01: Professional basics

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We’ve done our best to find the answers to the questions you’ll have as a professional helping gender-questioning or genderqueer people, or their friends or family.

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Article: Different ways to be transgender

Tranifesto website | Different ways to be transgender

Gender Pirate – by Rose Moore


Matt Kailey answers a question from a reader on whether it really is possible to feel transgender but not to dislike your own body. In the article, Matt speaks of medical criteria and why it’s not a good idea to use these exclusively to determine your own identity.


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Article: genderqueer meanings

Transgender, Genderqueer, Cisgender… What Do These Terms Mean? | Kinsey Confidential.

This article from the Kinsey Institute website goes into some detail on what gender identity actually is, and the terms transgender, genderqueer and cisgender.

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Audio: Interview with Fintan Harte

JOY 94.9 Word For Word | Download Podcast interview with Fintan Harte, director SHGC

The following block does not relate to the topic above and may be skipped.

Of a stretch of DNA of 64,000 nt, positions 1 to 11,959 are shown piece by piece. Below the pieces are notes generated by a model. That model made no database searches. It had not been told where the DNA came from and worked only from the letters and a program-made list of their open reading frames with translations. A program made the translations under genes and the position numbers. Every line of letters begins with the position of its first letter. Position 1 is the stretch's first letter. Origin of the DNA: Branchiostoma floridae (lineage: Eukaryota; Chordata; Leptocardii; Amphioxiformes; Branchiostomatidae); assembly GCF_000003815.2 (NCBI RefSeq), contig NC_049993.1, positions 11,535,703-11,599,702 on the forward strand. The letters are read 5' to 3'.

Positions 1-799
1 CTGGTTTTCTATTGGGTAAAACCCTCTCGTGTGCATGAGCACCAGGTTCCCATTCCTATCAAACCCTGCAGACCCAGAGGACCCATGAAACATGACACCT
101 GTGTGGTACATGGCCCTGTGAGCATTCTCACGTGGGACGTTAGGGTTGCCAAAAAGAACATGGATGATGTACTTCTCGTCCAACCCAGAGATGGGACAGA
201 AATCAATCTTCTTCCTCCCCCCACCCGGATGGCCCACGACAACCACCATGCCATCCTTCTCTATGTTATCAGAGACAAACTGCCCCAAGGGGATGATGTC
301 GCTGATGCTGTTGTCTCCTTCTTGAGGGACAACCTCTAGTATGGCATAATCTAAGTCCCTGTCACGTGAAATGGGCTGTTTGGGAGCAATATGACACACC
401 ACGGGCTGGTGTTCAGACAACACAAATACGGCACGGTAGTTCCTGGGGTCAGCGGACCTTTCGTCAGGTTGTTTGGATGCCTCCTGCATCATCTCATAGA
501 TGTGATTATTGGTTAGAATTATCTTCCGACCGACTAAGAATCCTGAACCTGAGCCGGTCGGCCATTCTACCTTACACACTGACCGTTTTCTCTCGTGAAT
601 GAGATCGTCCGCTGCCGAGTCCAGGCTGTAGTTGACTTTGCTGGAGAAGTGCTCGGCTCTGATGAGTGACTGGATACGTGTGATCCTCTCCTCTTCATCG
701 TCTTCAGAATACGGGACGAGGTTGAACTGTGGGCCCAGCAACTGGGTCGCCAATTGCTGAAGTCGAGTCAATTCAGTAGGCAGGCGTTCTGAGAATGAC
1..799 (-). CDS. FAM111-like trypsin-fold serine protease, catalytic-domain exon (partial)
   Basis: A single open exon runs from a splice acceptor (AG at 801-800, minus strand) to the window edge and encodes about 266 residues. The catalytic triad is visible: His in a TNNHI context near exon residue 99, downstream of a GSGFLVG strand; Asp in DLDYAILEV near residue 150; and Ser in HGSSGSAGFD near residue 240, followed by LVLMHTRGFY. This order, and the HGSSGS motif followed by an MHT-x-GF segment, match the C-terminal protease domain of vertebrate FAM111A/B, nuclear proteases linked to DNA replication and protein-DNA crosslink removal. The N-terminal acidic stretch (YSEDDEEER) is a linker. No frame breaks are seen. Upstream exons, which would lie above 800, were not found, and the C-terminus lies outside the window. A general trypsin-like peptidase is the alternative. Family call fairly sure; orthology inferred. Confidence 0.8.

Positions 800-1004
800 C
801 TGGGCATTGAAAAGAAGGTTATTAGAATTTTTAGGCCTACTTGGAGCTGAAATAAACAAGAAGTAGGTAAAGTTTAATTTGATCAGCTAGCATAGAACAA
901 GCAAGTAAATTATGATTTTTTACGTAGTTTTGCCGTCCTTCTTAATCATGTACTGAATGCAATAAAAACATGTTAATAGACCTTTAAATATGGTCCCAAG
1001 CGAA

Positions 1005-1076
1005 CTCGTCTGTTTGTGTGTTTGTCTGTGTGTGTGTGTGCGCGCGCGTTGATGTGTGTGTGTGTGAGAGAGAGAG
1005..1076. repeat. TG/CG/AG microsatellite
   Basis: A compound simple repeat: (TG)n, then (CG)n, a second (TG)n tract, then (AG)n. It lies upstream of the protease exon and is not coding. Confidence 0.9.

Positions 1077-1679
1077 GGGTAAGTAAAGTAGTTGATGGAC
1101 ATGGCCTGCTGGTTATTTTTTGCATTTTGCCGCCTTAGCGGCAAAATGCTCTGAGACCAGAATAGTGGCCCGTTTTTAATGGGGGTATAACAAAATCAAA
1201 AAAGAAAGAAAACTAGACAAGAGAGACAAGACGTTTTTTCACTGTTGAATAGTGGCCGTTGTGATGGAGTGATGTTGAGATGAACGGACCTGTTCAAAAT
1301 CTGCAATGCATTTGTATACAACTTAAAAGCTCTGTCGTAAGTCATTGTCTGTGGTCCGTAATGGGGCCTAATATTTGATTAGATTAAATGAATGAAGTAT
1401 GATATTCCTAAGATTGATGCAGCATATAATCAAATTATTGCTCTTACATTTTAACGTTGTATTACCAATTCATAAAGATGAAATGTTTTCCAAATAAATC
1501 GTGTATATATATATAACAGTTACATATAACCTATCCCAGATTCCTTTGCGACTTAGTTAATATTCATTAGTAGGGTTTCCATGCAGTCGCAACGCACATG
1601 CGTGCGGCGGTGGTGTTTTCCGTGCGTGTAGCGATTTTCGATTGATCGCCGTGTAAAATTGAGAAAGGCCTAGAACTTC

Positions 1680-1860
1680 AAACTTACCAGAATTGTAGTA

Dean Beck interviews Southern Health Care Network Gender Clinic director Fintan Harte about his involvement with helping the gender diverse population of Victoria.

He goes into detail about how much diversity there is in gender and that the team he leads does support those who are questioning their gender and who identify as genderqueer.


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Basics: Acronyms

Queer@M additional definitions | Asexual | Allies

The alphabet soup

The Queer community is sometimes called the “alphabet soup” because there are so many acronyms and abbreviations used. Here are some of the basic ones you’ll come across.

  • GLBTI / LGBTI – Lesbian Gay Bisexual Transgender Intersex
  • LGBTQA / GLBTQA – Lesbian Gay Bisexual Trans Queer/Questioning Asexual/Allies
  • SGD – Sex and Gender Diverse
  • DGS – Diverse Sex and Gender
  • SSAGQ – Same Sex Attracted Gender Questioning
  • SSATIQ – Same Sex Attracted, Transgender, Intersex and Queer
  • MAAB – Male assigned at birth; people who have been brought up as male
  • FAAB – Female assigned at birth; people who have been brought up as female
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Basics: Assumptions

Identity | Pronouns | Gender 101 | Gender

You’re walking down the street…

Normal: Melbourne, 31 May 2012 by boigrrlwonder

What’s the first thing you notice when you see someone on the street? Some would say their clothing. Others their gender.

Actually, the first thing you see is a human shape.

Everything else that we see builds to a point where we can make an educated guess about who the person is, all based on verbal and non-verbal cues – the way someone speaks and the movements they make with hands, face and body, their clothing choices, hair length and other things.